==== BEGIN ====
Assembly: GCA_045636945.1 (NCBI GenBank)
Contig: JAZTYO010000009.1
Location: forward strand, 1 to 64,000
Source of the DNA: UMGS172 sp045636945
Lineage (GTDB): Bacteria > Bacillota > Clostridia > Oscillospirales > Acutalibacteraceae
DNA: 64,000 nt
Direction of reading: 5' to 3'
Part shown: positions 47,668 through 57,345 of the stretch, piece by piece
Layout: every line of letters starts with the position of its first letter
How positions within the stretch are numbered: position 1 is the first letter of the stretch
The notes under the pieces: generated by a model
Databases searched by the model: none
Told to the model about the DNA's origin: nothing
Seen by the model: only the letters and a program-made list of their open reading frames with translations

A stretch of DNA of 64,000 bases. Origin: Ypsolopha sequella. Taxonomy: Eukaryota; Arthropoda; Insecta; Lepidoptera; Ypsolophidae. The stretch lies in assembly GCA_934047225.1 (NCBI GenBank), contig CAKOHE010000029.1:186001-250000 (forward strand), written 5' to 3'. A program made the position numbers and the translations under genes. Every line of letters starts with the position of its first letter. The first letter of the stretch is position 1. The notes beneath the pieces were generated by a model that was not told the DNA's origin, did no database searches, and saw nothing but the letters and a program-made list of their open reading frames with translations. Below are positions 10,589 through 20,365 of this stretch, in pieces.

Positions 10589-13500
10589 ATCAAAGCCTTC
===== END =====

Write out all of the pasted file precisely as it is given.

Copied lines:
Assembly: GCA_045636945.1 (NCBI GenBank)
Contig: JAZTYO010000009.1
Location: forward strand, 1 to 64,000
Source of the DNA: UMGS172 sp045636945
Lineage (GTDB): Bacteria > Bacillota > Clostridia > Oscillospirales > Acutalibacteraceae
DNA: 64,000 nt
Direction of reading: 5' to 3'
Part shown: positions 47,668 through 57,345 of the stretch, piece by piece
Layout: every line of letters starts with the position of its first letter
How positions within the stretch are numbered: position 1 is the first letter of the stretch
The notes under the pieces: generated by a model
Databases searched by the model: none
Told to the model about the DNA's origin: nothing
Seen by the model: only the letters and a program-made list of their open reading frames with translations

A stretch of DNA of 64,000 bases. Origin: Ypsolopha sequella. Taxonomy: Eukaryota; Arthropoda; Insecta; Lepidoptera; Ypsolophidae. The stretch lies in assembly GCA_934047225.1 (NCBI GenBank), contig CAKOHE010000029.1:186001-250000 (forward strand), written 5' to 3'. A program made the position numbers and the translations under genes. Every line of letters starts with the position of its first letter. The first letter of the stretch is position 1. The notes beneath the pieces were generated by a model that was not told the DNA's origin, did no database searches, and saw nothing but the letters and a program-made list of their open reading frames with translations. Below are positions 10,589 through 20,365 of this stretch, in pieces.

Positions 10589-13500
10589 ATCAAAGCCTTC